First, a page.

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Source link: http://archive.mises.org/17773/35-years-in-prison-for-jstor-downloads-seems-like-a-joke/

35 years in prison for JSTOR downloads? Seems like a joke

July 19, 2011 by

The U.S. government has indicted Aaron Swartz for downloading too many scholarly journals from JSTOR. The penalty could be 35 years in jail. A few points: large numbers of these articles are in public domain, the authors of the ones not in public domain are thrilled for the distribution, they are only in the “possession” of the publisher because of legislation that wouldn’t even exist in a free society, JSTOR’s financial model that involves extracting vast fees from tax-funded universities lives mostly off the taxpayer, and, finally, the articles one downloads are not “stolen” but merely copied and that harms absolutely no one. JSTOR can’t even plausibly claim that such downloads hurt subscriptions.

Such is what is called a crime in the land of the free!


MB July 19, 2011 at 3:26 pm

Comments on the article are interesting.

Apparently the ‘defendants’ in this case have no interest in prosecuting, just the government. Go figure…

Jim P. July 19, 2011 at 3:35 pm

Can somebody explain this a little bit more? Aren’t pretty much all non-classified, personal, etc, government documents considered public domain? At least theoretically?

J. Murray July 19, 2011 at 3:55 pm

“Mr. Swartz broke into a restricted area of M.I.T. and entered a computer wiring closet. Mr. Swartz apparently then accessed the M.I.T. computer network and took millions of documents from JSTOR. ”

There was still a crime there, just not one deserving of a prison sentence.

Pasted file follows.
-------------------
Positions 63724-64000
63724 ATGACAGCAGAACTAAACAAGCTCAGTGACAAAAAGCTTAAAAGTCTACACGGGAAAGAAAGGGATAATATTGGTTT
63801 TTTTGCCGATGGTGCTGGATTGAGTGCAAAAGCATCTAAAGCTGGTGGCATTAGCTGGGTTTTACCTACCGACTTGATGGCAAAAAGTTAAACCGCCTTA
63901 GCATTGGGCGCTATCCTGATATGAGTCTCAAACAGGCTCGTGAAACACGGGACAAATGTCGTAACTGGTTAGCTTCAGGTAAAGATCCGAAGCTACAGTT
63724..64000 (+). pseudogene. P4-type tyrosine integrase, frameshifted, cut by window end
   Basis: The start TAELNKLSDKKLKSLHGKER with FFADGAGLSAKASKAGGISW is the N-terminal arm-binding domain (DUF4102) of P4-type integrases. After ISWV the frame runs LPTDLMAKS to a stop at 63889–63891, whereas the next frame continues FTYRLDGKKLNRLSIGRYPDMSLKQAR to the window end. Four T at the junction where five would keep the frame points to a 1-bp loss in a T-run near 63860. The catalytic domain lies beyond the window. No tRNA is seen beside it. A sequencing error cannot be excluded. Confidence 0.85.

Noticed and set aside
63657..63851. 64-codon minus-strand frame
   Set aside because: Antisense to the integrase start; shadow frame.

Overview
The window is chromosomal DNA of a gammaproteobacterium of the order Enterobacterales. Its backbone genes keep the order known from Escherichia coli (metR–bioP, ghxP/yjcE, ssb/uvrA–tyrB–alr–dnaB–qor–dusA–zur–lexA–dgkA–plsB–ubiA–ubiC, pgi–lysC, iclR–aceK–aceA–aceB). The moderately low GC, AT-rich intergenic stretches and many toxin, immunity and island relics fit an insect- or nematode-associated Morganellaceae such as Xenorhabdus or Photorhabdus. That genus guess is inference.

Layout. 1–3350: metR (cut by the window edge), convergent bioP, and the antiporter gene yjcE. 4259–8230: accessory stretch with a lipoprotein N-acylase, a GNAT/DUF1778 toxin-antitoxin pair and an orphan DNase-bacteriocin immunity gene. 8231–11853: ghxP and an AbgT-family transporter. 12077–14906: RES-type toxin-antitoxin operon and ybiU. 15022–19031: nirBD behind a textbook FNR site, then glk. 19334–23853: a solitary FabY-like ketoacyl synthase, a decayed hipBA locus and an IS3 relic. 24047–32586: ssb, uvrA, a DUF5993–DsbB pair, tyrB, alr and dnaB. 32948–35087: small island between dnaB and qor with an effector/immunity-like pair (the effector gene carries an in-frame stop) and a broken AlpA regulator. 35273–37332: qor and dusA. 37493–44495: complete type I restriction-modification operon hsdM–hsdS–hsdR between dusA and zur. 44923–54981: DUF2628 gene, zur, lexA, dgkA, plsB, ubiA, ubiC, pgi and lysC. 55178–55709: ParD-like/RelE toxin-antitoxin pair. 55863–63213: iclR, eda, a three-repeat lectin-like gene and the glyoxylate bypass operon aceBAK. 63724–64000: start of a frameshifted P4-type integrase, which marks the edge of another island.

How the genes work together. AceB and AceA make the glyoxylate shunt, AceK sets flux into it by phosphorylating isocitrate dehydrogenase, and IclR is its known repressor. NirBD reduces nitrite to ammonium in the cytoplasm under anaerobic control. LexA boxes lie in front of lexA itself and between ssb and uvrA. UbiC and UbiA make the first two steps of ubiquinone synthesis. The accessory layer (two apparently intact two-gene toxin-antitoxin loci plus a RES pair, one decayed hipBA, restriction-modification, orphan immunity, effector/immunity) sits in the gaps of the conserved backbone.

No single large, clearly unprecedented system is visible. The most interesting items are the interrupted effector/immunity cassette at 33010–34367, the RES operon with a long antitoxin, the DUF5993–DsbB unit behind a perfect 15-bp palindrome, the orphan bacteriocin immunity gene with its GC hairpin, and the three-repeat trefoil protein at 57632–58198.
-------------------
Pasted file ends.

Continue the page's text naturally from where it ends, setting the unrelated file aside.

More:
Shay July 20, 2011 at 3:57 pm

“[...] Mr. Swartz apparently then accessed the M.I.T. computer network and took millions of documents from JSTOR. ”

That’s odd, because JSTOR still has available all these documents that were supposedly taken.

El Tonno July 19, 2011 at 4:39 pm

Well, this _IS_ MIT where breaking and entering is considered a time-honored tradition. Knowledge wants to be free etc.

Go downloaders!

El Tonno July 19, 2011 at 4:41 pm
Tyrone Dell July 19, 2011 at 6:14 pm

The joke here is that JSTOR doesn’t even own many of these publications — the writers and the universities which they teach at own them.

Jonathan M.F. Catalán July 19, 2011 at 6:18 pm

I’m in big trouble… I better clean out my “PDF” folder.

Oklahoma Libertarian July 19, 2011 at 10:58 pm

Lmao, way to give yourself away there!

Walt D. July 19, 2011 at 6:24 pm

Here is another key point. Where does the value of an article in JSTOR come from?
Usually, the person who wrote it was not paid (at least directly) for it.
The people who peer reviewed it were not paid (at least directly) for this service.
What is of value was provided for free.

Tyrone Dell July 19, 2011 at 6:58 pm

Nothing, including JSTOR articles, have an intrinsic value. This is true regardless of whether or not the authors or the peer reviewers were paid hefty sums of money or nothing at all, indirectly or directly.

Jonathan M.F. Catalán July 19, 2011 at 7:06 pm

Don’t quote me on this figure, but the average amount of times a scholarly paper is read, I believe, is less than or equal to one. Jeffrey is right, the authors are probably happy that people are even reading what they write.

Walt D. July 19, 2011 at 8:26 pm